Arkeia Network Backup is designed for organizations that require fast, easy-to-use, and affordable data protection. It backs up critical data to disk, tape, and cloud storage. Arkeia protects all major virtual platforms including VMware, Hyper-V, XenServer, and more than 200 physical platforms including Windows, Mac OS X, Linux, Netware, most UNIX flavors, and BSDs. The company’s source-side Progressive Deduplication technology helps users realize better performance at a lower cost by reducing data volumes. Arkeia’s deduplication is crucial to accelerating replication of on-premise backups to private or public clouds.
Big Brother is a combination of monitoring methods. Unlike SNMP where information is just collected and devices polled, Big Brother is designed in such a way that each local system broadcasts its own information to a central location. Simultaneously, Big Brother also polls all networked systems from a central location. This creates a highly efficient and redundant method for proactive network monitoring.
C-Kermit is a combined serial and network communication software package offering a consistent, medium-independent, cross-platform approach to connection establishment, terminal sessions, file transfer, character-set translation, numeric and alphanumeric paging, and automation of communication tasks. Recent versions include FTP and HTTP clients as well as an SSH interface, all of which can be scripted and aware of character-sets. It supports built-in security methods, including Kerberos IV, Kerberos V, SSL/TLS, and SRP, FTP protocol features such as MLSD, and source-code parity with Kermit 95 2.1 for Windows and OS/2.
Cactus is a general, modular, parallel environment for solving systems of partial differential equations. The code has been developed over many years by a large international collaboration of numerical relativity and computational science research groups and can be used to provide a portable platform for solving any system of partial differential equations.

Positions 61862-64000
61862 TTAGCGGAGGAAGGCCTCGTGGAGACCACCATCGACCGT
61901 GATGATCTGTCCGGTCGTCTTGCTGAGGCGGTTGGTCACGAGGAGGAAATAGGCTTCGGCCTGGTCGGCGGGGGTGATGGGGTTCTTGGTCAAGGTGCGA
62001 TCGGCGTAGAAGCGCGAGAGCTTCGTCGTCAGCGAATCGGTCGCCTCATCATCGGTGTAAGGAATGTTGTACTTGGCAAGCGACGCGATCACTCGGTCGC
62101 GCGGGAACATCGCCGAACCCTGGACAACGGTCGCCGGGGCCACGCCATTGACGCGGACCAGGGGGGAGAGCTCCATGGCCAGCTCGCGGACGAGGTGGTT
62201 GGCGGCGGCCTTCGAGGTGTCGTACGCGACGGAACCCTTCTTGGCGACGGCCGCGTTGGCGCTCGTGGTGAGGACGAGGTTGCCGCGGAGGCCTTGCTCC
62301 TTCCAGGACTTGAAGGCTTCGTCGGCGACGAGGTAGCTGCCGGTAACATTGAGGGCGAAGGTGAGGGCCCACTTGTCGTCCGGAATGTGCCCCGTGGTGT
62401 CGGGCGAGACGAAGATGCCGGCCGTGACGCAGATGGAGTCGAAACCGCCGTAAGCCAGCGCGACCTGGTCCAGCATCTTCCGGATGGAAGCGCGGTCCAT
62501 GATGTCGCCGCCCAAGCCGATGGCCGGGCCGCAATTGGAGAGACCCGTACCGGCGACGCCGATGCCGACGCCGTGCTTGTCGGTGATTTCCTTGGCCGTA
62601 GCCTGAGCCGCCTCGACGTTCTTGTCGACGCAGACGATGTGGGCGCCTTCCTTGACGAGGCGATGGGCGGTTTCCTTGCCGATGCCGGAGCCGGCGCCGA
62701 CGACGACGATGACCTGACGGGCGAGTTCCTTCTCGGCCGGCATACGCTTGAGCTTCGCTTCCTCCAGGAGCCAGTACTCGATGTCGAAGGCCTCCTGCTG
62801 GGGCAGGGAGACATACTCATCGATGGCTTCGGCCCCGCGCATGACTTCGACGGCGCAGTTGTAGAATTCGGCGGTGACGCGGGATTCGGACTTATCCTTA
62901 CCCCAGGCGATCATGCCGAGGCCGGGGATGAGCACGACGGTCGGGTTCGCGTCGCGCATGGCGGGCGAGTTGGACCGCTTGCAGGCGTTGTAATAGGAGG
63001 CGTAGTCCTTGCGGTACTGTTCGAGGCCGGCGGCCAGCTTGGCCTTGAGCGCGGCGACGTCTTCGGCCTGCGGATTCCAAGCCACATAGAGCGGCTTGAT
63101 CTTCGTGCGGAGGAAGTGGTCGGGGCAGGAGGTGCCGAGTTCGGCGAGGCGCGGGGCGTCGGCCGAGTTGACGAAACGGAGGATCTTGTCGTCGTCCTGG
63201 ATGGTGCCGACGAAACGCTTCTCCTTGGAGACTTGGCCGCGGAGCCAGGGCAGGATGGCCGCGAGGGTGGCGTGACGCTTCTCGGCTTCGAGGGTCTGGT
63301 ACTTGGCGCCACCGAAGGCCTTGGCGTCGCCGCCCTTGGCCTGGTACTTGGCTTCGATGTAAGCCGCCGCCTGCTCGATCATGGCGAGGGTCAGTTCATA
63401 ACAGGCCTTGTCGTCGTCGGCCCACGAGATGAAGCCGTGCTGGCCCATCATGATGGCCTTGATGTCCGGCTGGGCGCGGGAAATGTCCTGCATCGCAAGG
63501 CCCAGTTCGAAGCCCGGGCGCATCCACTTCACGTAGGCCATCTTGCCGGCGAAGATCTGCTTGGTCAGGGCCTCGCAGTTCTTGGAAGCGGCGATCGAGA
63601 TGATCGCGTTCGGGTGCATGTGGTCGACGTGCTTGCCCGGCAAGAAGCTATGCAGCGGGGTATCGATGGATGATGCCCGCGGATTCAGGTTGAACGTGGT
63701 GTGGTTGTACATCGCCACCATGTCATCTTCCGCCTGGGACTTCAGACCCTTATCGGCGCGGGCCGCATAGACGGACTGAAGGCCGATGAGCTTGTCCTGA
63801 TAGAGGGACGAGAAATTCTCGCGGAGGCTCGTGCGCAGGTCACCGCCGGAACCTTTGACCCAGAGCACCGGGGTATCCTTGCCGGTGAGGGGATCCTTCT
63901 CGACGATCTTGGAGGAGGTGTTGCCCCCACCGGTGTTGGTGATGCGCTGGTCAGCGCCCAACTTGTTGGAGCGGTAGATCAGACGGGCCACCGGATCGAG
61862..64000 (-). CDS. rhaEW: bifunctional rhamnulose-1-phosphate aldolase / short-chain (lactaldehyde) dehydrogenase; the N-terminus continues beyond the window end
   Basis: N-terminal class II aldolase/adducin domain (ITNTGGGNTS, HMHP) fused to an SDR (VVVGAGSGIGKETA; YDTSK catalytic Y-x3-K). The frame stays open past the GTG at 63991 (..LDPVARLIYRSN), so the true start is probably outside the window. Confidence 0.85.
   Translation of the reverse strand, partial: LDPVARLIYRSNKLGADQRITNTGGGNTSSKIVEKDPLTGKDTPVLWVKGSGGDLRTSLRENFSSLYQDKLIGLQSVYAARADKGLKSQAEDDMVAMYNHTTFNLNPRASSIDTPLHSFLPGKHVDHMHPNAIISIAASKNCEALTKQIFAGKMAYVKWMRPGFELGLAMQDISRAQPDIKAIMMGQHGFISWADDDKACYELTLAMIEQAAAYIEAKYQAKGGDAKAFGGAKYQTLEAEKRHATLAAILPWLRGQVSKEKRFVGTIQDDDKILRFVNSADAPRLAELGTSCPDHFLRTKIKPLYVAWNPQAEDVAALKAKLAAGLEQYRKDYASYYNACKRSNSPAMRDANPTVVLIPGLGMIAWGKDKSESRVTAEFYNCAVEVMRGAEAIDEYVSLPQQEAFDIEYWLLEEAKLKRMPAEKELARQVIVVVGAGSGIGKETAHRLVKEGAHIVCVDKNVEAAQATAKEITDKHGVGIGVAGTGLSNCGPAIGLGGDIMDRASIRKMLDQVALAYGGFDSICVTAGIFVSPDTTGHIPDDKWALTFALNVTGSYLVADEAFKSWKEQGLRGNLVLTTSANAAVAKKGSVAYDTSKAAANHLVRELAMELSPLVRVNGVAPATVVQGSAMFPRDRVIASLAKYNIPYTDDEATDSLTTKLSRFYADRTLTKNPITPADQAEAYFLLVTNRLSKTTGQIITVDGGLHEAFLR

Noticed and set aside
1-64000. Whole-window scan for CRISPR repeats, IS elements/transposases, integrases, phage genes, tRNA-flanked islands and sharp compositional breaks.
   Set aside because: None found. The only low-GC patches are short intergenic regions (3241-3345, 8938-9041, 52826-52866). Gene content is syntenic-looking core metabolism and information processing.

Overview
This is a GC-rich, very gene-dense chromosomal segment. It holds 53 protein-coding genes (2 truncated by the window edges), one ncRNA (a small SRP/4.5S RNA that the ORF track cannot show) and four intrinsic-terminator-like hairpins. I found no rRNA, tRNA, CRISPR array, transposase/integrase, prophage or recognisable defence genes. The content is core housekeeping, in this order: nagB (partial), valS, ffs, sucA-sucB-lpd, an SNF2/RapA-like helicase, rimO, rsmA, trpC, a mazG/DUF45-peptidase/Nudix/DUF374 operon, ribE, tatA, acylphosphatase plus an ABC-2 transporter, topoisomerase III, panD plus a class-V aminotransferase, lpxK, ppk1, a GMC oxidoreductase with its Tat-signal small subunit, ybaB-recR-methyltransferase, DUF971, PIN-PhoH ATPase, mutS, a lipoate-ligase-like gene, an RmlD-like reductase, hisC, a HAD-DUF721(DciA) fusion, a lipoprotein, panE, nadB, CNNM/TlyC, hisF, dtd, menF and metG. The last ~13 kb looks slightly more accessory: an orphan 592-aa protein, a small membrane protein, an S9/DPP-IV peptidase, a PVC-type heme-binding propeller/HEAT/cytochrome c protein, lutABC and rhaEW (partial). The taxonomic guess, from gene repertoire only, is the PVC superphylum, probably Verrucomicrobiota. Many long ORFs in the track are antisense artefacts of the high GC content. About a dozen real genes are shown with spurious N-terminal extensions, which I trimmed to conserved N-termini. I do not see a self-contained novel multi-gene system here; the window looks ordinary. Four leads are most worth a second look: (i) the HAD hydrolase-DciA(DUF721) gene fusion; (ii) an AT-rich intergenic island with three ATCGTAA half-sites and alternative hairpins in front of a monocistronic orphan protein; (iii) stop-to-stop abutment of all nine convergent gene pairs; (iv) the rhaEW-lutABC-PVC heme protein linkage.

CodeBase is a high-speed xBASE compatible database engine for C/C++, Visual Basic, Delphi & Java programmers. You can use CodeBase to write high performance database applications that are multi-user compatible with FoxPro, dBASE and Clipper, create anything from a Java applet to a full-blown Windows database application to a simple DOS utility, write scalable applications that can be deployed as single-user, multi-user or client/server, all without changing any of your source code, and port your applications to Windows, DOS, UNIX, OS/2, and Macintosh. There's a free 30-Day Test Drive option available. CodeBase is available for every major operating system including Windows XP, 2000, 9x, NT, CE, DOS, OS/2, Macintosh, and a variety of Linux and UNIX platforms including Solaris, SunOS, HP/UX, AIX, SCO, and others.
DINO is a realtime visualization program for structural biology data, including protein and nucleic-acid coordinates, molecular surfaces, electrostatic potentials, electron densities, surface topographs (from AFM), and MD trajectories. It supports PNG, PostScript and POVray (3.1g and megapov) output. Supported platforms are Linux/i386, Linux/PPC, IRIX, Sun, OSF1, and MacOS X.
distributed.net is a loosely knit group of computer users from all of the world that is taking up challenges requiring lots of computing power (most notably the RC5, DES, and OGR cracking contests). It is simple to participate in the challenges by downloading and running their client software (which uses idle CPU time to complete its tasks).
The DNEWS News Server is a (USENET) news server. Installing your own local news server software gives you complete control to create your own discussion forums for communication. DNews News Server software provides many features, including ease-of-use, reliability, and scalability.
Freeciv is a multiuser reimplementation for Unix/X of the famous Microprose game of Civilization. By default, the game is an improved Civ II, but this can be customized; modpacks for near-100% compatibility with Civ I and Civ II are included. Multiuser gameplay is real-time: in each turn, all human players move concurrently. The game is designed to remain fairly playable even on poor network connections. Freeciv can also be played on standalone machines, and its AI players are a good challenge for beginners. The source code comes with the server, two X clients, and non-X clients for MS Windows and Amiga. Freeciv is released under the GNU General Public License. It is maintained by an international team of coders and enthusiasts, and is easily one of the most fun and addictive network games out there.